The problem arises when people want the Church to change dogma to suit them. This will not happen and it will not happen for one very simple reason, dogma can’t be changed and no amount of hoping, whinging in the media or shouting about discrimination shall change that fact.
So poor old Francis was said to have lost the battle to the ‘conservatives.’
This is another example of the media’s ignorance when it comes to Church matters. A person who wants to hold to what the Church teaches and not to change with the times is not conservative but ‘orthodox,’ that is, they agree with and uphold Church teaching.
In all the media reports over this past week the best article that I could see was in the Guardian and was written by Austin Ivereigh. Ivereigh is a London-based Roman Catholic journalist, author, commentator and campaigner. A former deputy editor of The Tablet he frequently appears on radio and TV programmes to comment in stories involving the Church.
Ivereigh is the founder and coordinator of Catholic Voices, which trains people to put the Catholic Church's case in the media, and regularly contributes to a number of magazines and newspapers such as America, Our Sunday Visitor, and the Guardian.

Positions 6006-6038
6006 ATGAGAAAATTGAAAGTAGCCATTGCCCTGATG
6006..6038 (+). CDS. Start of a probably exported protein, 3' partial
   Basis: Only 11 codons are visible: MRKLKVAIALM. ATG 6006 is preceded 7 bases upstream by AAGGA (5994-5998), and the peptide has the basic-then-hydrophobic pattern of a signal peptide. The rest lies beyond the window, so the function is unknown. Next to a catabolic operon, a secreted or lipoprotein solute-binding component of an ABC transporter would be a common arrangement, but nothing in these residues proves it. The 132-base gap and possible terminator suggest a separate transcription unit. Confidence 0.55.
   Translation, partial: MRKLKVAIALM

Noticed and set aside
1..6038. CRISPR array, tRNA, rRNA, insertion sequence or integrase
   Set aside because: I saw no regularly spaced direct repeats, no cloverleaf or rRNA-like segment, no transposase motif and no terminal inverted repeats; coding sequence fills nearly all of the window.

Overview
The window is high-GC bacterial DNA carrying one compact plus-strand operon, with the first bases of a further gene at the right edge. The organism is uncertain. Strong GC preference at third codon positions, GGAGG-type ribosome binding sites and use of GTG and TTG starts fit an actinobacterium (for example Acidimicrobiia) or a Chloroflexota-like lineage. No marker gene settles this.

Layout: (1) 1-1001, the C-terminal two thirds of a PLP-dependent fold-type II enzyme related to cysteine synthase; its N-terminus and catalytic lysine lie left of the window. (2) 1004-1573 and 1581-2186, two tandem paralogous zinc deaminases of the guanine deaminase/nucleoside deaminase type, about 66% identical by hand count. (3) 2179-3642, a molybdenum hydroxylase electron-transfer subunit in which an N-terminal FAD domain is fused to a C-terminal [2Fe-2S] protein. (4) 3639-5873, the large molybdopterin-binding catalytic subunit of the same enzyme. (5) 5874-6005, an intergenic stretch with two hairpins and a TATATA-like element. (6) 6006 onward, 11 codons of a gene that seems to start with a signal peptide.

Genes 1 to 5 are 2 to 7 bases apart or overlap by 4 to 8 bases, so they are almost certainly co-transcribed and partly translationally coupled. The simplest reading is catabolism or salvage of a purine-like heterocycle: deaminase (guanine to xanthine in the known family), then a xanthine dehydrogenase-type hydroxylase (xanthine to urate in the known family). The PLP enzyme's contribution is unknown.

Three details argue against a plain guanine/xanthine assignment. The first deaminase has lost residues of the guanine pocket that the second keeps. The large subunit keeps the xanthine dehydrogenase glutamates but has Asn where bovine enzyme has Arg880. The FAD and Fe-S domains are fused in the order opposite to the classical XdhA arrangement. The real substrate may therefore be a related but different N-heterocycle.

“For the bishops who attended, belief in Church teaching was the starting point. What Pope Francis called ‘the fundamental truths of the sacrament of marriage’ were never in question: before, during and after the synod, sex was for marriage, marriage was for a man and a woman, open to life, for life, and sexually faithful.
There was no debate on these points. Pope Francis did not call this synod to change teaching, but to expand it to include the missing part: the “missionary” and “pastoral” dimension – the merciful, healing, loving, welcoming part of Catholicism, which those outside the faith don’t get to see. Understand why they don’t and you get the point of the synod.
Those of us who know the church know that in our parishes and schools and institutions, our priests care for their flock. They tend to us, nurture us, help us and support us, whoever we are, and whatever our stage of moral development. Most of us live in the gap between who we are and who we are called to be; being a Catholic isn’t an all-or-nothing proposition.
The doorway is wide; and inside, on the whole, it’s warm and welcoming: a clinic for the feeble, not a club of the smug. It’s nuanced and compassionate, even if it keeps the goals clearly in the spotlight.”
The article continues in this vein and is well worth reading.